Yajurvindra Singh
By: Yajurvindra Singh

Email: sunnybilkha@hotmail.com

The announcement of the T20 World Cup schedules and format to be held in Australia in October/November 2022 requires a radical change.

Maybe it is late to do so, but the ICC have to seriously look into it as well as into their other upcoming World cricket tournaments, to make them more competitive amongst the teams that count.

The format announced has been finalised with 16 teams in the fray to finally settle on 12. The T20 WC 2021 tournament has clearly indicated that the minnow sides are still way below the qualifying mark at present to compete against the top cricket teams. Although, one understands the importance of spreading cricket far and wide, the matches turn out to be a complete farce. This may extend the tenure of the tournament, but it significantly reduces the quality of it.

The formation of two groups and then for the two top teams of the groups to qualify is a concept that is ancient. This was a format when cricket World Cup ties came into existence — one that was followed in 1975 and in 1979. It was in the World Cup of 1983 when ICC realised their folly and teams although grouped, played each other twice.

This gave teams a chance to recover even if they had lost a match. India may not have qualified to win the World Cup, if the earlier format had been followed.

The ICC seems confused about their approach. On one hand they are trying to increase participation, while on the other hand they seem to be in a hurry to complete their tournaments in what one can term as “to tick the box”.

The World Test Championship was a good example of it. How can one recognise a true winner if all the top Test-playing sides have not played against each other? The paucity of time and scheduling is always the excuse. It is better not to conduct a tournament rather than to do so in an unstructured manner.

The T20 World Cup should have the 10 top teams playing against each other and similar to the Indian Premier League (IPL) the top-four would qualify wherein the top-two play initially to get into the final and the winner of the bottom-two play the loser of the first match. In the recently concluded T20 WC tournament both England and Pakistan may have benefitted from it.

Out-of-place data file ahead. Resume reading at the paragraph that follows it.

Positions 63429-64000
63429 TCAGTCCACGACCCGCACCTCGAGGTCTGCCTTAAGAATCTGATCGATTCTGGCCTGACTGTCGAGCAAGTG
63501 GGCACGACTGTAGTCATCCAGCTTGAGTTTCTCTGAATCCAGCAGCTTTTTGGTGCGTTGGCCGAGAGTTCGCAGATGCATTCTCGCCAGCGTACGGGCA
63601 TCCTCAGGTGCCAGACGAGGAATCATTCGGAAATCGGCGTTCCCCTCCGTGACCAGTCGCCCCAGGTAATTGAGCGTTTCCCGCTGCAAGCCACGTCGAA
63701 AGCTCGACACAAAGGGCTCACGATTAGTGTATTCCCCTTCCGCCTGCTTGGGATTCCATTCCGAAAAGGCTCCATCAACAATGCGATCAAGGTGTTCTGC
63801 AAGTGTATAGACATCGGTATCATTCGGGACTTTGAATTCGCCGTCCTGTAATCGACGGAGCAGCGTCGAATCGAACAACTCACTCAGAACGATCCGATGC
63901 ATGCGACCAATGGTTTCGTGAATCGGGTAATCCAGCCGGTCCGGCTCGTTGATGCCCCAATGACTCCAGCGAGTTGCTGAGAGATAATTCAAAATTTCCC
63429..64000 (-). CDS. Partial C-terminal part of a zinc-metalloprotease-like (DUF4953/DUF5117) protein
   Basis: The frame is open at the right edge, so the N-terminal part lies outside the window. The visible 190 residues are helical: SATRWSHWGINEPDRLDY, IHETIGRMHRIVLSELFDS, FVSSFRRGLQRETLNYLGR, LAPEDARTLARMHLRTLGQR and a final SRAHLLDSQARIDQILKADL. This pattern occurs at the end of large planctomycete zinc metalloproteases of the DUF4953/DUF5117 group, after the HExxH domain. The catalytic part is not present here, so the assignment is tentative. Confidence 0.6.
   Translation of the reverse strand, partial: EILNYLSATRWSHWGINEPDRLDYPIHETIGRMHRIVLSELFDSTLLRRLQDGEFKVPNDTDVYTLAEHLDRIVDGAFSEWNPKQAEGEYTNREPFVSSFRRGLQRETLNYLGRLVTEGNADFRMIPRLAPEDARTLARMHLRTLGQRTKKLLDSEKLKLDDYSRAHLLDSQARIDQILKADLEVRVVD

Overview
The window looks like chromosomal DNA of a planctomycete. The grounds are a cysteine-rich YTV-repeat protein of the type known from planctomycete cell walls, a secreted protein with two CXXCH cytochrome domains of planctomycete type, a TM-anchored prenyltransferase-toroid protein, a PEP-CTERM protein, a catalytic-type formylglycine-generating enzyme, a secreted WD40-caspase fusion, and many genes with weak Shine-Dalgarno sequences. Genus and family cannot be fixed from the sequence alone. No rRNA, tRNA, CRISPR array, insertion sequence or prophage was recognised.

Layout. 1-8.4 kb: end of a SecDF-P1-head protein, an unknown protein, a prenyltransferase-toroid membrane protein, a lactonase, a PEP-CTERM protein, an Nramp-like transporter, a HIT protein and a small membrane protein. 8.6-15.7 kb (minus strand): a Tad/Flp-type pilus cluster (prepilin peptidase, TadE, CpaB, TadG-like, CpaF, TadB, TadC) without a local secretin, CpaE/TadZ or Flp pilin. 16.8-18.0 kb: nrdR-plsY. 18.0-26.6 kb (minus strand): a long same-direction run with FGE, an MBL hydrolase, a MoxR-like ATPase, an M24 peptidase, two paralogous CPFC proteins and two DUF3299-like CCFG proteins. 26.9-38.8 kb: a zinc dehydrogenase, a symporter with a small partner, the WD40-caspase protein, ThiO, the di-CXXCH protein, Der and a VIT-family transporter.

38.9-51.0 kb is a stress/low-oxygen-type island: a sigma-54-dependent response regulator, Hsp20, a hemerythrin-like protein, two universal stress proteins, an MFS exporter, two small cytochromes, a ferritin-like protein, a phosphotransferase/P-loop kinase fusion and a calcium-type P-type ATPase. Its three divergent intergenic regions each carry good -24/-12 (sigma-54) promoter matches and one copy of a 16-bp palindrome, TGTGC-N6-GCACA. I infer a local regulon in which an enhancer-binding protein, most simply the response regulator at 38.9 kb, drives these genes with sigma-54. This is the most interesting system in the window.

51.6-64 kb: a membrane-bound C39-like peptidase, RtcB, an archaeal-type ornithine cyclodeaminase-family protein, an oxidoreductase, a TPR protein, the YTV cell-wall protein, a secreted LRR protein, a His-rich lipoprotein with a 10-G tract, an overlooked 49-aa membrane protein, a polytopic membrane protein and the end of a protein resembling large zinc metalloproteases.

Unfortunately, the two top sides in the league stage of their group lost their semifinal match and did not compete for the trophy. Australia did win the trophy having earlier lost to England. One wonders if that was a fair conclusion.

The T20 format is short and quite unpredictable, especially amongst the top-eight sides in the world. On a given day, any of them could beat the other.

The grouping of teams never justifies this and so the top-eight or 10 teams need to play against each other to truly reflect a true winner.

India beat both England and Australia in their warm-up games. They did not play them in the final draw of the T20 World Cup 2021 because of being put into another group. This is a prime example of the incorrectness of the way in which the tournament was conducted.

A World Cup should be played where all the top teams need to get an equal opportunity to display their capabilities against each other. So the ICC should not worry about completing a tournament but should focus on a system that is fair in identifying the winner.

The T20 needs teams to be flexible and agile. Teams adjusted to this in the best manner they could in the UAE. The ICC refused to alter their playing conditions, even though everyone was shouting their heads off about the advantage to the team that won the toss because of the dew factor. Aaron Flinch, the Australian captain, summed it up beautifully, when he said that one of the major factors that went into their winning the cup was that he won the toss six out of the seven times . “The toss was the boss,” he said.

The matches could easily have been made to start an hour earlier so that the toss advantage would have been tossed out of the equation.

These are the subtle changes that need to be made by not only the ICC but also the host country administering the tournament.

The ODI World Cup in Australia in 1992 was a wonderful example of the format of the top sides playing against each other. Unfortunately, the ridiculous mathematical calculations that came into force for a rain-interrupted match became the black mark of it. However, the structure was perfect in which the top-eight sides played one another.

Sourav Ganguly, the President of the BCCI, has now also taken on the responsibility of heading the Cricket Committee of the ICC, a position that he takes over from Anil Kumble. One hopes that as a former cricketer and his immense cricket administrative knowledge that he structures the ICC World Cup tournaments in a way that has more meaningful quality and not quantity to it.

One needs to herald and respect a true champion side as worthy winners. That can only happen when one has battled against each of the opponents and come out with flying colours.

(Yajurvindra Singh is a former Test cricketer. Views expressed are personal.)


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